Conflict, Security and Peace

Johann Hari: Why should I respect these oppressive religions?

Posted in Conflict,security,peace and Islam by BLOGGER X on February 11, 2009

 

 

 

 

 

 

http://www.independent.co.uk/opinion/commentators/johann-hari/johann-hari-why-should-i-respect-these-oppressive-religions-1517789.html

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Johann Hari: Why should I respect these oppressive religions?

Whenever a religious belief is criticised, its adherents say they’re victims of ‘prejudice’

Wednesday, 28 January 2009

The right to criticise religion is being slowly doused in acid. Across the world, the small, incremental gains made by secularism – giving us the space to doubt and question and make up our own minds – are being beaten back by belligerent demands that we “respect” religion. A historic marker has just been passed, showing how far we have been shoved. The UN rapporteur who is supposed to be the global guardian of free speech has had his job rewritten – to put him on the side of the religious censors.

More Johann Hari articles

The Universal Declaration of Human Rights stated 60 years ago that “a world in which human beings shall enjoy freedom of speech and belief is the highest aspiration of the common people”. It was a Magna Carta for mankind – and loathed by every human rights abuser on earth. Today, the Chinese dictatorship calls it “Western”, Robert Mugabe calls it “colonialist”, and Dick Cheney calls it “outdated”. The countries of the world have chronically failed to meet it – but the document has been held up by the United Nations as the ultimate standard against which to check ourselves. Until now.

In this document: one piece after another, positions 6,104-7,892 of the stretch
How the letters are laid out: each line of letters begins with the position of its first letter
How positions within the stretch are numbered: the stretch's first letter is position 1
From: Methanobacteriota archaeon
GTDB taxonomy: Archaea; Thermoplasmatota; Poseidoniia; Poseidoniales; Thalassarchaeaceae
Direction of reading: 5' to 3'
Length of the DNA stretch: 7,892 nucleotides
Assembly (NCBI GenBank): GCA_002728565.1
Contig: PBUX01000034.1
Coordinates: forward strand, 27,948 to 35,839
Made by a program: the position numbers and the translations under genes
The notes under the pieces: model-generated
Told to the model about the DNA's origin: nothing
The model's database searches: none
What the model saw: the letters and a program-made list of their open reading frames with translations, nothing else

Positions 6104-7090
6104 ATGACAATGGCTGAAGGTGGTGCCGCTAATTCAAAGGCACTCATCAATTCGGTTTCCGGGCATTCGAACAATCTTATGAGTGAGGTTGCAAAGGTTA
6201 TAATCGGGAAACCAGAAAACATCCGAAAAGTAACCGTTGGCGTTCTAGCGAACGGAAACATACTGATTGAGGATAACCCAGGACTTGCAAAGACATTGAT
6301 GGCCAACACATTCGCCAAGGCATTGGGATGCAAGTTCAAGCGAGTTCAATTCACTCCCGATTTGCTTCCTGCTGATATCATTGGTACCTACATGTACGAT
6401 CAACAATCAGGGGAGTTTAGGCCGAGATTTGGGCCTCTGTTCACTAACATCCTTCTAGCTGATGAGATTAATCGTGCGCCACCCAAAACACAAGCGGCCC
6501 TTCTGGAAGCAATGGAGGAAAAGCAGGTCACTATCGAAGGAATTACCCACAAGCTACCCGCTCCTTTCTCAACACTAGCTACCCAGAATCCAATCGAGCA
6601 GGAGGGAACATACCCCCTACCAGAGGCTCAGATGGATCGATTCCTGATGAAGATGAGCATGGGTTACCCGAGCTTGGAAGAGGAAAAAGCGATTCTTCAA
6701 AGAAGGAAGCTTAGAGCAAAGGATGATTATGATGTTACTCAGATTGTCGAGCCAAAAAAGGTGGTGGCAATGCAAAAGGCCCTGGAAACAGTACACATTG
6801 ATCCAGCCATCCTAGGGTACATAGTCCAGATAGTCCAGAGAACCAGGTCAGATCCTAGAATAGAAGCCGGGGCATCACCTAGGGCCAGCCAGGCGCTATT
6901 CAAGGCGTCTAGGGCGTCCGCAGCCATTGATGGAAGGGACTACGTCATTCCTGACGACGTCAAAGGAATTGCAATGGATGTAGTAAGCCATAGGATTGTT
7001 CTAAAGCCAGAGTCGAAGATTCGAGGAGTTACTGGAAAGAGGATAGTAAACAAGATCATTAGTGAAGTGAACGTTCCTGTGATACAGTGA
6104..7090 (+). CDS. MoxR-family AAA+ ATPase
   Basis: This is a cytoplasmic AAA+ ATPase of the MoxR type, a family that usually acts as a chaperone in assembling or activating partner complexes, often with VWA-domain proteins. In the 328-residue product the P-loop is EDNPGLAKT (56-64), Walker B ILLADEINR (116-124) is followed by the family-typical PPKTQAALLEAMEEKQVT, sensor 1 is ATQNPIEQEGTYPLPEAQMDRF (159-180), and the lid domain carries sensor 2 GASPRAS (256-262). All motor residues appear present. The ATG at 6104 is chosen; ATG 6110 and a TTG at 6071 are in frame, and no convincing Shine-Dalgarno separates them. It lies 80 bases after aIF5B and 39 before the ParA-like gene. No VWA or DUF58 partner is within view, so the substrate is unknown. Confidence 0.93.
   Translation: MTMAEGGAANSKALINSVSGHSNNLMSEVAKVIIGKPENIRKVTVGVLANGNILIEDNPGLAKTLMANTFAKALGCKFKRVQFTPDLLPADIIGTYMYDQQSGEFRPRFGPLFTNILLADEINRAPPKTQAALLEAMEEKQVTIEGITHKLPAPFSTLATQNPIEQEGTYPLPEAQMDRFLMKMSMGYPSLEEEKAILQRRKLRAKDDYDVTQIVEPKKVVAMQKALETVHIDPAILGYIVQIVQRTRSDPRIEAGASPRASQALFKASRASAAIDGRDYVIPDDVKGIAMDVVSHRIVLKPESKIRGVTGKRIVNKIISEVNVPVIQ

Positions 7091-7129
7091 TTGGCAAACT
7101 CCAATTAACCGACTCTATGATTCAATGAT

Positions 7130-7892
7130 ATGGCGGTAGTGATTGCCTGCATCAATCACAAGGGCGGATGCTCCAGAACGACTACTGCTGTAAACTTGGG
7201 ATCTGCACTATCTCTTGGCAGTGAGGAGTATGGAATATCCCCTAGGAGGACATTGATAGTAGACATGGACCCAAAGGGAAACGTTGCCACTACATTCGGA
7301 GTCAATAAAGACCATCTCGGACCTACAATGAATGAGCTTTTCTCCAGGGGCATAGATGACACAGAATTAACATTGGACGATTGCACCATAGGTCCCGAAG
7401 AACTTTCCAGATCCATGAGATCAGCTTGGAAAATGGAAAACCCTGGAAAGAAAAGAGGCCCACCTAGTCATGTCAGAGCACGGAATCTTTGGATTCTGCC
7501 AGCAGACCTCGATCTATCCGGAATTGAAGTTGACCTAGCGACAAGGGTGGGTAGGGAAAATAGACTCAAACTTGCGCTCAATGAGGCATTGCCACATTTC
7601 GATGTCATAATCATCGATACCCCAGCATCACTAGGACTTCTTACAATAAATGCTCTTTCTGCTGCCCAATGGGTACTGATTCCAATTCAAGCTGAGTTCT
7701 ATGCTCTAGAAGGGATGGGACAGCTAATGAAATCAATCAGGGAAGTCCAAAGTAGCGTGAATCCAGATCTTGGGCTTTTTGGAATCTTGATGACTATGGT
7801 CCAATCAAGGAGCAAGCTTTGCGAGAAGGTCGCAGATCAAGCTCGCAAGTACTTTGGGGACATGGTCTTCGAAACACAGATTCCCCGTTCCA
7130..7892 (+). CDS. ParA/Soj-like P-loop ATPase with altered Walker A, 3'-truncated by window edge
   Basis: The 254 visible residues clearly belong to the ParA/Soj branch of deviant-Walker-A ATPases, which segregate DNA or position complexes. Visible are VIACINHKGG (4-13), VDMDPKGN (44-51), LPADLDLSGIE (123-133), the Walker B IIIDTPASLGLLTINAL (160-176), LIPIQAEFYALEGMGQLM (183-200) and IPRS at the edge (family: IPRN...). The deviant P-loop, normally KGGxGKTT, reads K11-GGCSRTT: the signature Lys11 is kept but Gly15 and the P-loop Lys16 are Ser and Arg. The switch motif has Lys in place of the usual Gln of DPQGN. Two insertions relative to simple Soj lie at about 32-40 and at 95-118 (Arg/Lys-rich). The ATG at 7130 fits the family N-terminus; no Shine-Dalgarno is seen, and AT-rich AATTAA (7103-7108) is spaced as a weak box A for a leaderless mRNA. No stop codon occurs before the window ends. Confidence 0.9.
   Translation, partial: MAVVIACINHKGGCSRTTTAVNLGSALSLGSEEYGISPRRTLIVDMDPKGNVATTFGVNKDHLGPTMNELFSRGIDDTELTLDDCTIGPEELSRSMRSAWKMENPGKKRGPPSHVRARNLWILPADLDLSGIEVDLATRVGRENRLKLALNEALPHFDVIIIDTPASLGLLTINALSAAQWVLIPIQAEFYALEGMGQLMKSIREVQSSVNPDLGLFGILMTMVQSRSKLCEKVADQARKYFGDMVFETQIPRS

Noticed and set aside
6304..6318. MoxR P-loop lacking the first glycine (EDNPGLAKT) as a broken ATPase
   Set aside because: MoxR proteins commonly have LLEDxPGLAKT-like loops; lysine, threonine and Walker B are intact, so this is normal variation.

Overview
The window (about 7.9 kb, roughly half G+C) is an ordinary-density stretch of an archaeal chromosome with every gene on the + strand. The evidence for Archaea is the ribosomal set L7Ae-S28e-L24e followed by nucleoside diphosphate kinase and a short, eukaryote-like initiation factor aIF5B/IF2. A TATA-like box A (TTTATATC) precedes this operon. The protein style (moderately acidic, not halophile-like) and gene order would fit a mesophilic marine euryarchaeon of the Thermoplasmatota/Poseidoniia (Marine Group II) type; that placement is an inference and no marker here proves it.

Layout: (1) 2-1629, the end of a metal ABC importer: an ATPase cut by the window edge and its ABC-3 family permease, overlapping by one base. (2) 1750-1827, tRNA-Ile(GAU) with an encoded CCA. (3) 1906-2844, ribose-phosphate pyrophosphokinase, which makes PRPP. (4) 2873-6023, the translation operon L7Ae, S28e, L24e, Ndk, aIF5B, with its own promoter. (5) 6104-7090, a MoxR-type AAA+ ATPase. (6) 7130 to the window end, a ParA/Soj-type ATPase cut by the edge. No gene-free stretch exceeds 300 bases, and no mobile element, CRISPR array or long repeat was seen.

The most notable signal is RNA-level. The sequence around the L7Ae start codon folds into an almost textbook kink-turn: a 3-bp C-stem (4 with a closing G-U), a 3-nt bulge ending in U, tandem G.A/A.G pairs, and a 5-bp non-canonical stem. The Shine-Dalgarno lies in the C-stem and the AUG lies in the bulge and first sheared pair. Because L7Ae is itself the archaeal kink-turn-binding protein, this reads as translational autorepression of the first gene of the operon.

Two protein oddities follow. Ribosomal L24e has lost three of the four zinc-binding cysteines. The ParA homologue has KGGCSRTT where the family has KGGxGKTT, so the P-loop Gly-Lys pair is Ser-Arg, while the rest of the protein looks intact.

Starting in 1999, a coalition of Islamist tyrants, led by Saudi Arabia, demanded the rules be rewritten. The demand for everyone to be able to think and speak freely failed to “respect” the “unique sensitivities” of the religious, they decided – so they issued an alternative Islamic Declaration of Human Rights. It insisted that you can only speak within “the limits set by the shariah [law]. It is not permitted to spread falsehood or disseminate that which involves encouraging abomination or forsaking the Islamic community”.

In other words, you can say anything you like, as long as it precisely what the reactionary mullahs tell you to say. The declaration makes it clear there is no equality for women, gays, non-Muslims, or apostates. It has been backed by the Vatican and a bevy of Christian fundamentalists.

Incredibly, they are succeeding. The UN’s Rapporteur on Human Rights has always been tasked with exposing and shaming those who prevent free speech – including the religious. But the Pakistani delegate recently demanded that his job description be changed so he can seek out and condemn “abuses of free expression” including “defamation of religions and prophets”. The council agreed – so the job has been turned on its head. Instead of condemning the people who wanted to murder Salman Rushdie, they will be condemning Salman Rushdie himself.